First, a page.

Do you think you have the greatest startup idea, an awesome team and a first prototype or market traction, for instance through an MVP? Well done! Now it’s time to raise some money to grow and scale your business. However, unfortunately it turns out that you don’t know anyone who is working for a venture capitalist. Bad luck, sure — but it’s not the end of the world or the end of your startup. In this post, we would like to share some strategies on how to approach VCs and how to raise the funding you need for growth.
Go out and meet us
Always keep in mind that VCs are also especially keen on meeting you: We are constantly monitoring trends and startups and are dedicated to catching, funding and building the next unicorn before anyone else does. So, remember: It’s not just about you wanting to get in contact with VCs, it’s also about VCs desiring to find you — if you have the next multi-million-dollar business.
Therefore, VCs like us love startup events and conferences. If you consider those a waste of time and would rather work on your product during the time of the event, you need to change your attitude (or choose a better event — there are bad events, too). Getting out of your office and talking about your business gives you the chance to reflect on your idea and to find inspiration for growth from other creative minds. Besides opening your mind, events give you the chance to recruit great employees and to get in contact with investors. If you stumble upon a VC, do the following: take the chance to describe your business briefly, share a few relevant KPIs (e.g. number of customers, market size, conversion rates), show your website, app or prototype and get his/her contact data. When you follow up, include your pitch deck and a reference to the talk you had at the event or conference.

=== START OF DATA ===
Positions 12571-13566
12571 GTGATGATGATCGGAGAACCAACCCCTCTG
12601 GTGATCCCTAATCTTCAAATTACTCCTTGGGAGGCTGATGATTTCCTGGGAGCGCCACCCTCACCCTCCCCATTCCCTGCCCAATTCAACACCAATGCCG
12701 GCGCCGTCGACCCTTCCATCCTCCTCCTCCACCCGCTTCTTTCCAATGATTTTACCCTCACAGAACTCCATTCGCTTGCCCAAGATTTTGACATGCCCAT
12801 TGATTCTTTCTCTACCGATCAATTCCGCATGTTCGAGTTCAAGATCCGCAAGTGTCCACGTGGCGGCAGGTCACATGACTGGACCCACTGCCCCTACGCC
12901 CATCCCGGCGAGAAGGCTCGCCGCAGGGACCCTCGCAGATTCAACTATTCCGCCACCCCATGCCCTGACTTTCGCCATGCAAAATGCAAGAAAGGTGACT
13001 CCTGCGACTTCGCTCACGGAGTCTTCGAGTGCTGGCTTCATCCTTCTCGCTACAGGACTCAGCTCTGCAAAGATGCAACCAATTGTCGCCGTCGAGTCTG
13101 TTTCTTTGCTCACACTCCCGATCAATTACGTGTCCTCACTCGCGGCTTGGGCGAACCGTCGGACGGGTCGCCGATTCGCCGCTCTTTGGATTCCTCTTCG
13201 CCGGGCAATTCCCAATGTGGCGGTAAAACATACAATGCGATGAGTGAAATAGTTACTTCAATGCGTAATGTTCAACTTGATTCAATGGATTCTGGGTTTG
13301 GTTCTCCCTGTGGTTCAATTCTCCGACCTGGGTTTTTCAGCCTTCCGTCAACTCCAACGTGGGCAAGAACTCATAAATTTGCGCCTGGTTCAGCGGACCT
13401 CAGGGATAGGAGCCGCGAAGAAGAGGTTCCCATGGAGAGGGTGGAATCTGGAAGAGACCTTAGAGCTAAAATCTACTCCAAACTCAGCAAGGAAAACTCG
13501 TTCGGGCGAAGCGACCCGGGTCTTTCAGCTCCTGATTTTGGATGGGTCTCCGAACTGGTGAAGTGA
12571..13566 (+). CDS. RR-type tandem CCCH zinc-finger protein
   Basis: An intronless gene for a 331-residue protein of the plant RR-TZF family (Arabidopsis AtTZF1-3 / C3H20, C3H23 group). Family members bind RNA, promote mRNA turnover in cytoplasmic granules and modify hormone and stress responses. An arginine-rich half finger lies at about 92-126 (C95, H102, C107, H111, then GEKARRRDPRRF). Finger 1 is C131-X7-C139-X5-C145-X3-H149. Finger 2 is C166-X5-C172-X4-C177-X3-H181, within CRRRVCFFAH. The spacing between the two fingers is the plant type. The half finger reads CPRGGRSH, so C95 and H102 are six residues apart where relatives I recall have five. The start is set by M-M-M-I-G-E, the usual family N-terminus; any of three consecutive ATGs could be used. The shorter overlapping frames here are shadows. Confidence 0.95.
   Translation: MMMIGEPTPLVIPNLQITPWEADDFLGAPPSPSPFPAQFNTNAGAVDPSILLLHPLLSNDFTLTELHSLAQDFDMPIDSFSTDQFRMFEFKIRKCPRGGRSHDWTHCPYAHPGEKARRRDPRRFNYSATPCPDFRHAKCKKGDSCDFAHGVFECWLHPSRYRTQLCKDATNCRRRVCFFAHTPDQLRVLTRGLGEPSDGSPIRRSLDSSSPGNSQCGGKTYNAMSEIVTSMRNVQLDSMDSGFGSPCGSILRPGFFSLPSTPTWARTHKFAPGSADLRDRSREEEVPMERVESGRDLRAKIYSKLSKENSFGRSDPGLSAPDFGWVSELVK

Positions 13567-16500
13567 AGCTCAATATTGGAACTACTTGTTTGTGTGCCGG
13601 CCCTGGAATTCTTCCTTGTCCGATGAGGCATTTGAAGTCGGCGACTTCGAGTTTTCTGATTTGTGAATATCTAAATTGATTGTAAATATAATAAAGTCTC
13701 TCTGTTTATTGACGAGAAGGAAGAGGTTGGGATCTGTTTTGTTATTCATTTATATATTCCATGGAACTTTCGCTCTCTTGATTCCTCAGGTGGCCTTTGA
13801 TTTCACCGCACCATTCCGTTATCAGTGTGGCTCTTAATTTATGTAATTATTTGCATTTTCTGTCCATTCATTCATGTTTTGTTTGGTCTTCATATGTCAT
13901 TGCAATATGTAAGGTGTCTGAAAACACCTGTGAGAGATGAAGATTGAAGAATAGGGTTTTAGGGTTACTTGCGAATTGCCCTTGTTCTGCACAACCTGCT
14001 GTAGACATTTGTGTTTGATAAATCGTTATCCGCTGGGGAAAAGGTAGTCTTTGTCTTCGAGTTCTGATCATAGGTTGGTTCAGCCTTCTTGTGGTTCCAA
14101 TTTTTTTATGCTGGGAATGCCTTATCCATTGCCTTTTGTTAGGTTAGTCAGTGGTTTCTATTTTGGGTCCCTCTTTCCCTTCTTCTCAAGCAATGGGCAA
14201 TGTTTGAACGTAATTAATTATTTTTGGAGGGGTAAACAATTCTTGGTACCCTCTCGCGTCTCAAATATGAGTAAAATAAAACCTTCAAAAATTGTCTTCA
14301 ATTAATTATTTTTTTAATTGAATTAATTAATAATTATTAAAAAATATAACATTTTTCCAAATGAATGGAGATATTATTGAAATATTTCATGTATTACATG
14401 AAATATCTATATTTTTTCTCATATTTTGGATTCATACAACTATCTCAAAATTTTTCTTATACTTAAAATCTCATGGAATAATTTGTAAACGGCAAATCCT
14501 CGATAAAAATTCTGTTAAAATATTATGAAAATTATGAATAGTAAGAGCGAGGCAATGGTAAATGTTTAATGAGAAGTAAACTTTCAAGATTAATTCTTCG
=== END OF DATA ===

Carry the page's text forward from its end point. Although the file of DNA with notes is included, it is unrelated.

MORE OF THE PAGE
Obtaining the chance to pitch your business to a VC is certainly easier when you attend a dedicated pitch event. Often, VCs or Business Angels are part of the jury or the audience and the whole event is centered around the process of pitching and discovering new businesses. Here, the pitch is a bit more formal — depending on the event, of course: you will typically get a chance to speak on stage in front of a large audience and might for instance be able to show a few slides. Always be prepared for questions too — from the audience and from the jury! When designing the slides, please put some work into it: if we can see just the information we need directly presented in a nicely designed way, we are certainly more likely to become fans of you and your business. For a detailed look at how to design a good pitch deck. Keep in mind that you might not be willing to give a too detailed look at your KPIs when you are speaking to a larger audience — which is of course different than talking to a VC one-on-one. Oh, and while we’re on the topic of confidentiality…
A few simple words about NDAs